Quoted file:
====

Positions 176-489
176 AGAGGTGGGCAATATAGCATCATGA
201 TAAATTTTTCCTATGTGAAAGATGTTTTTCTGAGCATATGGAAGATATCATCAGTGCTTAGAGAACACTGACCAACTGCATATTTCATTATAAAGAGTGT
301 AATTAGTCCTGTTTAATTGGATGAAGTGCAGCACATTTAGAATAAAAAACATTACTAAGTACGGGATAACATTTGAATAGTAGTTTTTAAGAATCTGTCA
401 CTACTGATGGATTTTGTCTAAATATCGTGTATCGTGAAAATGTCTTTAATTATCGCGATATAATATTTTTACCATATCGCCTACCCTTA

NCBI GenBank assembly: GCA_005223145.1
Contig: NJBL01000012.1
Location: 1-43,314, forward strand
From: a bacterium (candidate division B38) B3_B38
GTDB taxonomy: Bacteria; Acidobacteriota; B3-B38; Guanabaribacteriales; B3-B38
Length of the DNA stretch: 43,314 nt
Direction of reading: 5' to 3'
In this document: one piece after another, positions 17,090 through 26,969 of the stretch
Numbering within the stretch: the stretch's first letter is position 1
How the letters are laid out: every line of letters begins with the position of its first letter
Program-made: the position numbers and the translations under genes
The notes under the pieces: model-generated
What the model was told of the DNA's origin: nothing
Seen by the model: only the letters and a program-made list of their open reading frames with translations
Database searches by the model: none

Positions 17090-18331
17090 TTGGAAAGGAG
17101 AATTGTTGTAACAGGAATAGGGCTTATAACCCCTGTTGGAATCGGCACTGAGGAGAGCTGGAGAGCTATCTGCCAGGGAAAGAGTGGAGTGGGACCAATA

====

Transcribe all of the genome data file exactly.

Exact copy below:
Positions 176-489
176 AGAGGTGGGCAATATAGCATCATGA
201 TAAATTTTTCCTATGTGAAAGATGTTTTTCTGAGCATATGGAAGATATCATCAGTGCTTAGAGAACACTGACCAACTGCATATTTCATTATAAAGAGTGT
301 AATTAGTCCTGTTTAATTGGATGAAGTGCAGCACATTTAGAATAAAAAACATTACTAAGTACGGGATAACATTTGAATAGTAGTTTTTAAGAATCTGTCA
401 CTACTGATGGATTTTGTCTAAATATCGTGTATCGTGAAAATGTCTTTAATTATCGCGATATAATATTTTTACCATATCGCCTACCCTTA

NCBI GenBank assembly: GCA_005223145.1
Contig: NJBL01000012.1
Location: 1-43,314, forward strand
From: a bacterium (candidate division B38) B3_B38
GTDB taxonomy: Bacteria; Acidobacteriota; B3-B38; Guanabaribacteriales; B3-B38
Length of the DNA stretch: 43,314 nt
Direction of reading: 5' to 3'
In this document: one piece after another, positions 17,090 through 26,969 of the stretch
Numbering within the stretch: the stretch's first letter is position 1
How the letters are laid out: every line of letters begins with the position of its first letter
Program-made: the position numbers and the translations under genes
The notes under the pieces: model-generated
What the model was told of the DNA's origin: nothing
Seen by the model: only the letters and a program-made list of their open reading frames with translations
Database searches by the model: none

Positions 17090-18331
17090 TTGGAAAGGAG
17101 AATTGTTGTAACAGGAATAGGGCTTATAACCCCTGTTGGAATCGGCACTGAGGAGAGCTGGAGAGCTATCTGCCAGGGAAAGAGTGGAGTGGGACCAATA